(2) Cash payments for Fish (or other aquatic life) you purchased from anyone engaged in the trade or business of catching fish; or
(3) Payments to an Attorney (other than gross proceeds).
As with the Form 1099-MISC, payments must be reported on a Form 1099-NEC only when they are made in the course of your trade or business; Personal Payments are not Reportable. You must also file Form 1099-NEC for each person from whom you have withheld any federal income tax under the backup withholding rules, regardless of the amount of the payment.
Some payments that may be taxable to the recipient are NOT required to be reported on Form 1099-NEC, including:
(1) Generally, Payments to a Corporation (including an LLC that is treated as a C or S corporation);
(2) Payments of Rent to Real Estate Agents or Property Managers (however, the real estate agent or property manager must use Form 1099-MISC to report the rent paid over to the property owner);
(3) Business Travel Allowances paid to employees and employee business expense reimbursements; and
(4) Cancelled debts under Code Sec. 6050P (cancelled debts must be reported on Form 1099-C, Cancellation of Debt).
Although payments to corporations generally are not reportable on Form 1099-NEC, Attorney Fee Payments made to corporations generally are required to be reported on Form 1099-NEC.
Forms 1099-NEC must be furnished to the recipients and Filed with the IRS by January 31 (or the next business day if January 31 falls on a weekend).
You Must File Form 1099-MISC for each person (subject to the exceptions listed below) to whom you paid during the year:
(1) At least $10 in Royalties or broker payments in lieu of dividends or tax-exempt interest;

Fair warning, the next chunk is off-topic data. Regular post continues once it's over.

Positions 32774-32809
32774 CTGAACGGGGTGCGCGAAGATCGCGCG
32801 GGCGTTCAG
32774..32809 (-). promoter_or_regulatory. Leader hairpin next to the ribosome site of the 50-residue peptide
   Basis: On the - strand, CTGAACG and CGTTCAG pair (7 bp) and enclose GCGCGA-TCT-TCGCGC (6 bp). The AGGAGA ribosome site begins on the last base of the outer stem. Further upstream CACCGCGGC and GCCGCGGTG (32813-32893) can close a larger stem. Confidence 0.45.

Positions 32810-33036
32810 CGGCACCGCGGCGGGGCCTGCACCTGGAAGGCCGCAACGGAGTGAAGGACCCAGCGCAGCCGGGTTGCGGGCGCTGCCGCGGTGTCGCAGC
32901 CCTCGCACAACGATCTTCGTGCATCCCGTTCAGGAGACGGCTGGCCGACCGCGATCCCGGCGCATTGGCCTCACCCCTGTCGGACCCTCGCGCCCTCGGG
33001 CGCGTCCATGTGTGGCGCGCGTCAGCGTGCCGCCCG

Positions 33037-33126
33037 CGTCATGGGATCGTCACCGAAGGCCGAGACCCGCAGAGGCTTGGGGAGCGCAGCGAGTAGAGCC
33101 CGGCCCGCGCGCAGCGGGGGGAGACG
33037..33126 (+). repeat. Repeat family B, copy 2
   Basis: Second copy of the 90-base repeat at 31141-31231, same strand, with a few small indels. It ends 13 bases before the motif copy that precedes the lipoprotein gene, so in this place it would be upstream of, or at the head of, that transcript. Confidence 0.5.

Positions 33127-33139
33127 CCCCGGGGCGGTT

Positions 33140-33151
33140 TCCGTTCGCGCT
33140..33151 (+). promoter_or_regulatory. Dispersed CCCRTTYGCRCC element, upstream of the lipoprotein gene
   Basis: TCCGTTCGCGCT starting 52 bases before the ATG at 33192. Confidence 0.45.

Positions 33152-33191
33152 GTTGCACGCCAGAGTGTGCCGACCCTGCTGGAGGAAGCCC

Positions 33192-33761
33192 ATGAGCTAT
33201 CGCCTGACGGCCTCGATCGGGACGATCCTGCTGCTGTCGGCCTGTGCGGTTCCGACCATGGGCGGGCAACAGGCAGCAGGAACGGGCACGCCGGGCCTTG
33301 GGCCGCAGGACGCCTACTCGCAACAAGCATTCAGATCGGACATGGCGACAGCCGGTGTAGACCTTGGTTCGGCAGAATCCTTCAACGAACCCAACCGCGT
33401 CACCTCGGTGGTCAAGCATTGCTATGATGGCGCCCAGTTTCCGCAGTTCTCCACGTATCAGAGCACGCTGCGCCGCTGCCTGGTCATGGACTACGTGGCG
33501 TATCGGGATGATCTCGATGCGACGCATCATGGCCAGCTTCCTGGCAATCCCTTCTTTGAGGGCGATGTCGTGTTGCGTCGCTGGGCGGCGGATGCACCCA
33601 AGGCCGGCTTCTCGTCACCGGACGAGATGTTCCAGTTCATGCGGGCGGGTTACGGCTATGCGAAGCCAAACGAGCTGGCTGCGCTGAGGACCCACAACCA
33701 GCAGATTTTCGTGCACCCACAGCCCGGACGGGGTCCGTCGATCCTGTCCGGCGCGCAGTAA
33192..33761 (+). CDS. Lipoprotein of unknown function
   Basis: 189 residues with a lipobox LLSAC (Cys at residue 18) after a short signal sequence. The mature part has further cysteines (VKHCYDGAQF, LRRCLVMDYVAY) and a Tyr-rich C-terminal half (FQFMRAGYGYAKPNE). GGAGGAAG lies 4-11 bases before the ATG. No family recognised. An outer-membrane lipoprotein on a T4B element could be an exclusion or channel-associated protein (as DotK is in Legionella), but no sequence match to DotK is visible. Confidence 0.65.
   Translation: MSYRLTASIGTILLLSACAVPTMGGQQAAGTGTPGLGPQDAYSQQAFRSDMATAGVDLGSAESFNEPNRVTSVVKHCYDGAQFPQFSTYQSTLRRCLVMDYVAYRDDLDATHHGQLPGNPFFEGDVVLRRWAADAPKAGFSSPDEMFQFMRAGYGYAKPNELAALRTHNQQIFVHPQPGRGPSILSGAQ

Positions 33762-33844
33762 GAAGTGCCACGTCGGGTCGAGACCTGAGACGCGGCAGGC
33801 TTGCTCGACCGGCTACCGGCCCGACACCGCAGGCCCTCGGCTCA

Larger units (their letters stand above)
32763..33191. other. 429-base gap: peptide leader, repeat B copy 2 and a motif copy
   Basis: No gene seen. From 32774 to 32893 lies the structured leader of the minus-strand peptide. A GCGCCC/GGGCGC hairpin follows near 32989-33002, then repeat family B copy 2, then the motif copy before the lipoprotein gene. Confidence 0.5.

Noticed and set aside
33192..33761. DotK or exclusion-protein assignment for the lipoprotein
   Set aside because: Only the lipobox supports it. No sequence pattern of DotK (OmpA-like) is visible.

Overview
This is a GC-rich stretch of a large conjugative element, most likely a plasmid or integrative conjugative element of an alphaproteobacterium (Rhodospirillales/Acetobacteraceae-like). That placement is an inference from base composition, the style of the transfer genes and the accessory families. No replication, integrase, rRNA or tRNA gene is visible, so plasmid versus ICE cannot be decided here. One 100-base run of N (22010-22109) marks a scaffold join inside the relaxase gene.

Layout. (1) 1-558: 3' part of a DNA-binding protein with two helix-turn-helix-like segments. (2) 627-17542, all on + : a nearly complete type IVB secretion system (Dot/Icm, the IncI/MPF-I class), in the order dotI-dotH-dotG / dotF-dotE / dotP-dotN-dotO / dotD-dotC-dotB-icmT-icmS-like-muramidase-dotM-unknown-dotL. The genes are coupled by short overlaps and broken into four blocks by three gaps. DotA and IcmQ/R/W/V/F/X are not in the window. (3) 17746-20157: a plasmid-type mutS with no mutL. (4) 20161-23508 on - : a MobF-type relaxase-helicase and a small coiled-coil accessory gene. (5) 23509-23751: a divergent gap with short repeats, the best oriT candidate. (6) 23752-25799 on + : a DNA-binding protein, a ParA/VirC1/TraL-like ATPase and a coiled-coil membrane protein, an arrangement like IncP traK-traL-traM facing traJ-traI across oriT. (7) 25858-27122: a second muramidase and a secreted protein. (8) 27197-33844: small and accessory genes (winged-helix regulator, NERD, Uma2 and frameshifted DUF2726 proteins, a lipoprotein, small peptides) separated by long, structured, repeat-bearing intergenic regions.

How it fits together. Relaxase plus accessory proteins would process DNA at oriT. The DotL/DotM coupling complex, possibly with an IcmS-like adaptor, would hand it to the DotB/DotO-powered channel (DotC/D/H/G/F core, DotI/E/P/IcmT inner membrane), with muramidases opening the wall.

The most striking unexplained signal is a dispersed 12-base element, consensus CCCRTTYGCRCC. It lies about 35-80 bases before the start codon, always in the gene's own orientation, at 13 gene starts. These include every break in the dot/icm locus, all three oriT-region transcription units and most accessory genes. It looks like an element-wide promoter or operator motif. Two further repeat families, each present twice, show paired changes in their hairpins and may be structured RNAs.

(2) At Least $600 in rents, prizes and awards, other income payments, medical and health care payments, crop insurance proceeds, or, generally, the cash paid from a notional principal contract to an individual, partnership, or estate;
(3) Any Fishing Boat Proceeds; or
(4) Gross proceeds of $600 or more paid to an Attorney.
In addition, you may use either Form 1099-MISC or Form 1099-NEC to report Direct Sales of at least $5,000 of consumer products made to a buyer for resale anywhere other than a permanent retail establishment.
Form 1099-MISC must also be filed for each person from whom you may have withheld any federal income tax under the Backup Withholding Rules, regardless of the amount of the payment.
You must report payments on Form 1099-MISC only when the payments are made in the course of your trade or business; personal payments are not reportable. You are engaged in a Trade or Business if you operate for Gain or Profit. For this purpose, nonprofit organizations are considered to be engaged in a trade or business and are subject to these reporting requirements.
Some payments are NOT required to be reported on Form 1099-MISC, although they may be taxable to the recipient. Payments for which you are not required to file a Form 1099-MISC include: